Tuesday, March 18, 2008

Wildgirl #1

Wildgirl #1, January 2005, WildStorm Productions
writers: Leah Moore & John Reppion
artists: Shawn McManus with J.H. Williams III
colorists: Jeremy Cox & Carrie Strachan
letterer: Phil Balsman
assistant editor: Kristy Quinn
editor: Alex Sinclair

I judged this book by its cover. With a title like Wildgirl, I thought that this issue would be the perfect bridge between my look at comics starring prominent women and my upcoming second series of reviews about animal comics, specifically titles starring or featuring bunnies, since Easter is right around the corner. Oh, I wasn’t wrong about that. Wildgirl stars a young woman in her formative years with a peculiar connection to nature. That was essentially what I expected. How this story is told is a different matter entirely.

In short, Wildgirl is one of the strangest comic books I’ve read in awhile, and that’s saying a lot, I think. What I can’t put my finger on is why. The answer must lie in this issue’s imbalance. The story itself is a convergence settings, as our young protagonist Rosa flees her inner city apartment to sleep outside a department store for nearly three months, until a stranger guides her to a secluded house in the woods. The story also battles with its convergence of themes, as the seemingly natural struggles of an adolescent become a supernatural fight for survival when the stranger goes nuts and tries to capture her. In this issue’s eerie climax, the stranger’s dogs become his inanimate coat, then back to ravenous beasts that pursue Rosa back to the outskirts of the city, where another, friendlier dog “says” to her, “We need to talk.” Indeed!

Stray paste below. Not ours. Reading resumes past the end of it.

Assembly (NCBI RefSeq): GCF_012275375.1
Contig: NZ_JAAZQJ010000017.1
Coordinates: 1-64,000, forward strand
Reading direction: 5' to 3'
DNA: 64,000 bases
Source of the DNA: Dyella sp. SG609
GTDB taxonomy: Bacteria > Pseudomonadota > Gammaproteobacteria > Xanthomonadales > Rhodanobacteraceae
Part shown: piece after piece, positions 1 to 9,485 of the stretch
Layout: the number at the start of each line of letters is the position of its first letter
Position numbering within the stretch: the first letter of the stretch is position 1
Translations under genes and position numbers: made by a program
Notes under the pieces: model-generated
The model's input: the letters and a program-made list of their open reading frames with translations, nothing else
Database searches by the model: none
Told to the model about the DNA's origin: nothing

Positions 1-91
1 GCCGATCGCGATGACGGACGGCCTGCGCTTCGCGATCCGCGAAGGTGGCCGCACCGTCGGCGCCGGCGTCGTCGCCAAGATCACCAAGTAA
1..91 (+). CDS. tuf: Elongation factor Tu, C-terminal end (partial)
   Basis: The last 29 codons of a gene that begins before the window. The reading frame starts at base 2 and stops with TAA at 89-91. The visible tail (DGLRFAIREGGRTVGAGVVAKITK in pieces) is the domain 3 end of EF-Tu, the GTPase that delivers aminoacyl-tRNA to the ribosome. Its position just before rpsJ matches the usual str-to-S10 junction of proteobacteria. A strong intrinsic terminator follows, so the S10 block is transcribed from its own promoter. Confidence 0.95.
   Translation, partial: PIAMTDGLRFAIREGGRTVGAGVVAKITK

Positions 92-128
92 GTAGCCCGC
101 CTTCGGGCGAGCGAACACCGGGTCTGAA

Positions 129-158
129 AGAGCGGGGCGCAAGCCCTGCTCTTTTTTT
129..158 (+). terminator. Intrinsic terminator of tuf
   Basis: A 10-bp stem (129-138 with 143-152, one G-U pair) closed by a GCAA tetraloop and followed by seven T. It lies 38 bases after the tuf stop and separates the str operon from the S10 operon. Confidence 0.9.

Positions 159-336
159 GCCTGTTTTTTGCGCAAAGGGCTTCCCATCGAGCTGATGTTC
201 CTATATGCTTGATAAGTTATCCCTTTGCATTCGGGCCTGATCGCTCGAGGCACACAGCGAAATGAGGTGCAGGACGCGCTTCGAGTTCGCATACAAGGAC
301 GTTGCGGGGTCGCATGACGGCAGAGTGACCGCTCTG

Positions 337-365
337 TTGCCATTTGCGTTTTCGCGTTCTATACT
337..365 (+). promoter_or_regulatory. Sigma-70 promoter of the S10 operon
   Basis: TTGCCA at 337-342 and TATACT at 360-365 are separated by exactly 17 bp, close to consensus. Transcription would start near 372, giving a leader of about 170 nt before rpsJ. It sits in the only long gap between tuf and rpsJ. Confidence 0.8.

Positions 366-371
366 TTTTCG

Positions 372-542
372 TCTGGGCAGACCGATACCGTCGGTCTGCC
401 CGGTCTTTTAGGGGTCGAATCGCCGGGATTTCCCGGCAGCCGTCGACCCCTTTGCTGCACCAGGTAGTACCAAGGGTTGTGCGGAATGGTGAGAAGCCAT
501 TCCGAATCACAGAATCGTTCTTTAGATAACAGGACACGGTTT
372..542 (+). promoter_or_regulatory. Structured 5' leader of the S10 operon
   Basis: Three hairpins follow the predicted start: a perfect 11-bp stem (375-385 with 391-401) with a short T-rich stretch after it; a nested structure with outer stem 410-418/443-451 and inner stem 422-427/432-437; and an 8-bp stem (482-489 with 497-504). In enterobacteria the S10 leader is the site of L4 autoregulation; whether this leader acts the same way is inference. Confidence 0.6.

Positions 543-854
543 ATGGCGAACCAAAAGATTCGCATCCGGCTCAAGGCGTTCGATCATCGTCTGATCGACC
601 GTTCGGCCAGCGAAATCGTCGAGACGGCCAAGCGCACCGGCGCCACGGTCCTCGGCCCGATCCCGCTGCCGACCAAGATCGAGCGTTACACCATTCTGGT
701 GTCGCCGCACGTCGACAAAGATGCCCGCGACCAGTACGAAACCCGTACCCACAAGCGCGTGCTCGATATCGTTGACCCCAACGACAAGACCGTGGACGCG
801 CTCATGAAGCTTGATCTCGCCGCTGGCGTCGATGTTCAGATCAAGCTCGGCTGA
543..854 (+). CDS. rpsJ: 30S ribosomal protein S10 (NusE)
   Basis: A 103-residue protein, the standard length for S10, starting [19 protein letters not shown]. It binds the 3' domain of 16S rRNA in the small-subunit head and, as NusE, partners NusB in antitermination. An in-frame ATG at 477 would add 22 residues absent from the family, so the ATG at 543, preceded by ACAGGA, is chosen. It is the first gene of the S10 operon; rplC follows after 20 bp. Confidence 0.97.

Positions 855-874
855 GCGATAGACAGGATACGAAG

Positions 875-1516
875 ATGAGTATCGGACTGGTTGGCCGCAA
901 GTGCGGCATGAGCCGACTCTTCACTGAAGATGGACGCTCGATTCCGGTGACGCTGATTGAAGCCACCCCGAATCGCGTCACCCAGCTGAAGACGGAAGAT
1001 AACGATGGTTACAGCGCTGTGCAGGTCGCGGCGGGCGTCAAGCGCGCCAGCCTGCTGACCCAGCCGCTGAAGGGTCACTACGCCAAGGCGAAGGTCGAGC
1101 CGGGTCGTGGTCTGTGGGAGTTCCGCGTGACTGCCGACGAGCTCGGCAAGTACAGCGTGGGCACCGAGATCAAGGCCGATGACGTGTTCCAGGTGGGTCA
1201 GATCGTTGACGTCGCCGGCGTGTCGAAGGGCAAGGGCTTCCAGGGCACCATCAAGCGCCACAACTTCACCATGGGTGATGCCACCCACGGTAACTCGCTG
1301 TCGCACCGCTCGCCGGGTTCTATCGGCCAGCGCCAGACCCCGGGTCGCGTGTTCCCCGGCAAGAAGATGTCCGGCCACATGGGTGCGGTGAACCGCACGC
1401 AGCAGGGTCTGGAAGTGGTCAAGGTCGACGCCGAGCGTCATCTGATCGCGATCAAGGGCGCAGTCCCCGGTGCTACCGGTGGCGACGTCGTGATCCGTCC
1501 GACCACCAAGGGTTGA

I think the very production of this issue, namely the writers’ dialogue and pacing along with the artists’ styles, also threw me for a loop. On the first page, Rosa madly and inexplicably asks her mom, “Can I be wild girl?” While the reader quickly learns that Rosa suffers from delusions tied to the animal kingdom and Greek mythology, that opening sequence is as potentially important as it is forgettable. Did Rosa ask for this ethereal connection? Further, this issue’s dialogue is so sparse, I could actually do without it. McManus’ art is perfectly linear and abundantly expressive; I wonder how the story’s subtexts might have benefitted from a more open-ended possibility for interpretation. Finally, McManus’ art is so capable, this issue might have flourished with a colorless format. McManus’ line work seems restrained, and with a style that would benefit any indie comic, I’d like to see him implement a wider brushstroke. The J.H. Williams III vignette depicting Rosa’s dream was brilliantly executed, as well, and would’ve been much more poignant as the only splash of color in the whole piece.

Interestingly, criticism usually demands more of an issue. In this case, I’m demanding less. No words, no color? I never thought I’d see the day . . .

Also, this issue made me wish for one more less thing: ads. When the stranger appears “wearing” his dogs, the image is presented as a suspenseful left-handed splash page with an ad on the right, which is typical of a cliffhanger ending. I almost closed the book for good, until the next page just happened to open and reveal more story. I’ve never really thought about it before, but are these ad pages placed randomly, or is an editor assigned the task of strategically dispersing them throughout the issue? Surely, Wildgirl wasn’t meant to be that wild . . .

That’s it. If I could parallel this issue’s presentation with its content, I dare say that both are an unbridled expression of the creative teams’ intentions. Utilizing different art styles, volleying between long, silent sequences and more dialogue-intensive scenes -- Wildgirl #1 refuses to be tamed by anyone’s expectations or conventions. Such is the fine line between woman and animal, I suppose.

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